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Michael Kors’s turnaround is on the right track, but the brand may be boring consumers

February 8, 2017

Some analysts think Michael Kors is following the same path as rival Coach

Analysts think Michael Kors Holdings Ltd.’s efforts to reduce merchandise promotions are good moves for the company, but some wonder whether consumers are a little bored with what the brand has to offer.

“As much as we believe that Michael Kors is headed in the right direction, and that its new lines are generating interest, we maintain our view that it has much more work to do in reconnecting with customers who have been alienated by the overexpansion of the brand,” wrote Neil Saunders, managing director of GlobalData Retail, in a Tuesday note. “As of yet, it is simply not exciting customers in the same way that Coach or Kate Spade are.”

Michael Kors KORS, +1.17%   shares closed Tuesday down nearly 11% after the company announced sales of $1.35 billion, just below the $1.36 billion FactSet consensus. Same-store sales were down 6.9%, missing the 5.1% decline FactSet forecast. Looking ahead, the company sees a same-store sales decline in the low-teens range in the fourth quarter.

Michael Kors is one of the few brands, including Coach Inc. COH, +0.50%   and Ralph Lauren Corp.RL, +0.77%  , that are pulling back on department store availability to reduce the number of discounts on their merchandise. The constant stream of promotions not only cuts into sales, but also dilutes the brand.

GlobalData believes the issue with reducing the number of stores in which Michael Kors merchandise is available “is not immediately translating into an uplift in sales through its own stores.” Coach’s third quarter was “much more positive,” Saunders said, and the company is “going through a similar brand reinvention.”

The problem may also be the stores themselves.

“Overall, Jane Hali & Associates believes the downfall of Michael Kors… is due to the lack of newness and updating not only [in] their handbags, but also their store experience,” said Jessica Ramirez, retail research analyst at the retail investment research firm, in a Tuesday note.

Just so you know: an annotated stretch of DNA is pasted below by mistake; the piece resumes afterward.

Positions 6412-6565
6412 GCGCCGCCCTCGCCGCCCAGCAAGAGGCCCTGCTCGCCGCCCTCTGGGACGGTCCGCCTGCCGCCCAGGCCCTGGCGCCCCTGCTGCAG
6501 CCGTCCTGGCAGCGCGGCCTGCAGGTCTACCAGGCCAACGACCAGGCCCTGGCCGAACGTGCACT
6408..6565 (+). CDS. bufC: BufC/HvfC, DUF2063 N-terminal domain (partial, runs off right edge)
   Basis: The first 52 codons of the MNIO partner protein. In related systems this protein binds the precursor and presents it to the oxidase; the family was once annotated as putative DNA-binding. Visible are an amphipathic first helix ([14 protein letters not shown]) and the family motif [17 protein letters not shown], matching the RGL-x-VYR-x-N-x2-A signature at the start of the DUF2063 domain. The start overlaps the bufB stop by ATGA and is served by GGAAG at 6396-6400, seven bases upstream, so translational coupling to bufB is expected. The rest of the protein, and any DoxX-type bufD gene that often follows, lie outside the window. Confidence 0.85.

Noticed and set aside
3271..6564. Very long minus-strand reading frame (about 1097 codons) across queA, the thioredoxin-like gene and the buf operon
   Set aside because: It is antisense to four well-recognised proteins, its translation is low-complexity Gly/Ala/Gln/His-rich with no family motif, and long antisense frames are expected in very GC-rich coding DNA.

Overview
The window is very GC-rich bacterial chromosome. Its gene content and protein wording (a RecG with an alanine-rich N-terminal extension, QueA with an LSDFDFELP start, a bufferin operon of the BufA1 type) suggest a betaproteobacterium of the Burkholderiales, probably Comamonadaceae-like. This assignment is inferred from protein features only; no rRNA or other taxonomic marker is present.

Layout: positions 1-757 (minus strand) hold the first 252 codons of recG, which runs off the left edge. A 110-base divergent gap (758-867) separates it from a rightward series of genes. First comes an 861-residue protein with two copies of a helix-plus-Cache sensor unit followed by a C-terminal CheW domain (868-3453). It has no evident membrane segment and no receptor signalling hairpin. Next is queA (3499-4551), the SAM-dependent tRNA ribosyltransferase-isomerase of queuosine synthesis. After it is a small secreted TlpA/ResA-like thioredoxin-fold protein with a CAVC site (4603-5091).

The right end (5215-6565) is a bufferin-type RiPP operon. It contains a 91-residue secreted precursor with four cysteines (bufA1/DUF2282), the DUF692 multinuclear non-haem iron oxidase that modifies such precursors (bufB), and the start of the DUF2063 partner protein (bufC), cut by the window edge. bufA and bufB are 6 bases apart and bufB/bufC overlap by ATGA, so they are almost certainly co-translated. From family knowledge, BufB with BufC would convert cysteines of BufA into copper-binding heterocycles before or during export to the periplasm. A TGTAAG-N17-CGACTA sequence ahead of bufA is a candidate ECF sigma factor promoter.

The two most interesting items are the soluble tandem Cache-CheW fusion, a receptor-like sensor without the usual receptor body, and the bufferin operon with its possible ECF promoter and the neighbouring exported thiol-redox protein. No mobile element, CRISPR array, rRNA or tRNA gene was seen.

Jane Hali is negative on Michael Kors.

On the Tuesday earnings call, Chief Executive John Idol outlined five initiatives to improve same-store sales outcomes, including new design elements for its handbags in the $498 and $398 category, more footwear in high-volume stores, and an increased digital marketing spend. The company also sees the $300 handbag category as “a very big opportunity” to create value without promotions.


“Efforts to be less promotional are the right long-term and global steps, but we think the company is still early in the journey,” said Cowen & Co. in a Tuesday note. “[W]holesale accounts may or may not response well to more formal pullbacks on promotional plans with new policy in effect now as of Feb. 1 – this is a risk factor for wholesale revenue which should be lower as a percent of mix as Michael Kors seeks to re-elevate the brand.”

Cowen & Co. rates Michael Kors shares market perform and cut the price target to $40 from $47.

Wells Fargo believes the focus is on the same-store sales guidance, “which would be easily their worst performance as a public company.” Analysts say the company’s issues go beyond its own initiatives.

“We believe Michael Kors continues to be challenged by moderating industry trends and competition,” analysts wrote in a Tuesday note. “As a result, sales and margins may be under pressure in the near term.”

Wells Fargo rates Michael Kors shares market perform and cut its valuation range to $38 to $40 from $48 to $50.

Analysts at Wells Fargo, as well as those at Wedbush, think Michael Kors may be following the same route as rival, Coach.

“We suspect further retrenchment… will be necessary before growth can resume (similar to Coach prior to its recent turnaround),” Wedbush wrote in a Tuesday note.

Analysts there rate Michael Kors shares neutral, and cut the price target to $36 from $45.

Michael Kors shares are down 26.7% for the past year, nearly the same as the 26.8% decline for the past three months. The S&P 500 SPX, -0.22%   is up 23.7% for the last 12 months.

Original post here

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